Change your mindset and catch your dog doing the right thing – look for behaviour you like, rather than waiting for behaviour you don’t like.
Carry a little bag of your dog’s regular food in your pocket or have little pots of it dotted around the house for quick reinforcing. It’s really not that tricky, and it’s better that your dog work for some of that food than get it for free from a food bowl.

 

You don’t necessarily need to use food forever, although that’s not the worst thing in the world either.
Why do we lament a continuous schedule of reinforcement when food is involved? Especially when we (apparently) happily continue to pull the dog around on the lead, scold them verbally (and otherwise), coerce and intimidate them – this is continuous use of potentially harmful consequences to behaviour, the fallout of which may be greater than use of food.

So, before you moan that you need to use food to train your dog, consider your dog’s behaviour and its consistency as having a reinforcement account and fill it…bring it back into the black. If you are currently moaning about your dog’s behaviour, the desired behaviour’s reinforcement accounts are probably in the red, and only getting redder…

 

Training Classes @ AniEd!

We love teaching pets and their people! Here’s a run-through of our basic classes that are on on weekday evenings.

Puppy Manners

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Puppy class isn’t really about teaching obedience and “commands”, but more so about making sure we are installing some vital life skills that puppies must develop during their first few months.

Anything you want in a two year old dog or a five year old dog, we have to prepare for now, while puppy is in those early months of life. All is not lost if we don’t get started that early, but certainly we need to get working on this stuff as soon as possible.

This clip gives you a taste of just some of the work we do on this course – and this is just the tip of the iceberg…

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Puppy Manners course:

  • 6 class course
  • roll on/roll off – start as soon as your puppy is fully vaccinated
  • for puppies under 5-6 months of age (still have baby teeth!)
  • course costs €125
  • Tuesday evenings, 7-8pm

Register here.

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Before your puppy is vaccinated, it’s important to use that time to get a headstart with a Puppy Session (90 minute private session – €60).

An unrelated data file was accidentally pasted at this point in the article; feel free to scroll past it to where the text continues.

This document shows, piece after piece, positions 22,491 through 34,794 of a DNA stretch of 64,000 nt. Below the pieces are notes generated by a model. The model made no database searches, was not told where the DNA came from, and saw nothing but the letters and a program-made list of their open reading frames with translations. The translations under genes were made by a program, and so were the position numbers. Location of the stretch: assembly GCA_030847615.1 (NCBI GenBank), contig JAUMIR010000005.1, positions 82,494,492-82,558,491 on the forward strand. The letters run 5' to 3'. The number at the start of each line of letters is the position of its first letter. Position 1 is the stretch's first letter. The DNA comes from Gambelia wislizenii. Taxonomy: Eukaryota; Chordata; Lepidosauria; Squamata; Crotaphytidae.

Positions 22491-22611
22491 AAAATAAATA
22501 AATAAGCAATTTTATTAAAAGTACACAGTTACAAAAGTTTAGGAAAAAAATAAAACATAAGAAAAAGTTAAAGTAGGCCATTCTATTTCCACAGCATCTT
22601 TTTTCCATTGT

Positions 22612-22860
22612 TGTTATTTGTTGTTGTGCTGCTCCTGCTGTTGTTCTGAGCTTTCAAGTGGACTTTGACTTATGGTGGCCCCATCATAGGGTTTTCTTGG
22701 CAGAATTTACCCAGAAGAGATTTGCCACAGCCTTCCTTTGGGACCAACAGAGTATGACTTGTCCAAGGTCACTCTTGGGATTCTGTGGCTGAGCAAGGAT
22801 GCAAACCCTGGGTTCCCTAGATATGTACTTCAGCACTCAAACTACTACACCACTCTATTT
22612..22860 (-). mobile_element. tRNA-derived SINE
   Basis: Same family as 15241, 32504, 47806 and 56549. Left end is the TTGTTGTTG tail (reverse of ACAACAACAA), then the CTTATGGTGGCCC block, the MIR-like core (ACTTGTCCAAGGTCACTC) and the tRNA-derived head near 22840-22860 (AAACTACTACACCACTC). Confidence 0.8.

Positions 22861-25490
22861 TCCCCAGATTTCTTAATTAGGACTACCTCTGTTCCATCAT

If you book both a Puppy Session (€60) and a Puppy Manners course (€125) you pay just €150 – which is a great foundation for you and your puppy to get off on the right paw (not to mention a great bargain!)

More on Puppy Sessions here and register here.

Teenagers Manners

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Once puppy education is over, that’s not the end of your dog’s lessons; indeed it’s only the beginning – we wouldn’t expect a child to be done with school after the first half of primary school!

Teenage dogs, just like puppies, have specific requirements. Adolescent dogs are most likely to become unwanted so we want to put lots of work in place to make sure the teenag dog stays a lifelong canine companion.

We work on lots during the Teenagers Manners course, all based in helping the adolescent dog develop better self-control and self-calming skills.

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Teenagers Manners course:

  • 6 class course
  • for dogs over six months and under 14-18 months
  • course costs €125
  • Wednesday evenings, 7-8pm

Register here.

Monday Manners

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This is a quick, intense basics course – all done in four classes!
The Monday Manners course is for adult dogs, over 18 months of age.

This is some of what we cover:

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Monday Manners course:

  • 4 class course
  • for dogs over 18 months of age
  • course costs €100
  • Monday evenings, 7-8pm

Register here.

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We welcome all types of dogs at AniEd but not all dogs benefit from a class environment. We do everything possible to keep our training class environment low-stress (see our videos!) but some dogs have difficulty coping with even that; proximity of strange dogs or people, lots of food rewards or toys, lots of distracting smells and general excitement associated with being some place new can be pretty challenging.
I often tell our training class students that bringing their dogs to class and asking them to concentrate is like bringing their seven year old to Disney World and then asking them to do their homework!

So, we will work with you to make sure that we find the best service and approach to help you and your dog – there’s nothing ‘wrong’ with your dog (or you), every one’s an individual and we will do our best to help you.

Email or call us if you have any queries about class, suitability and AniEd services: contact us.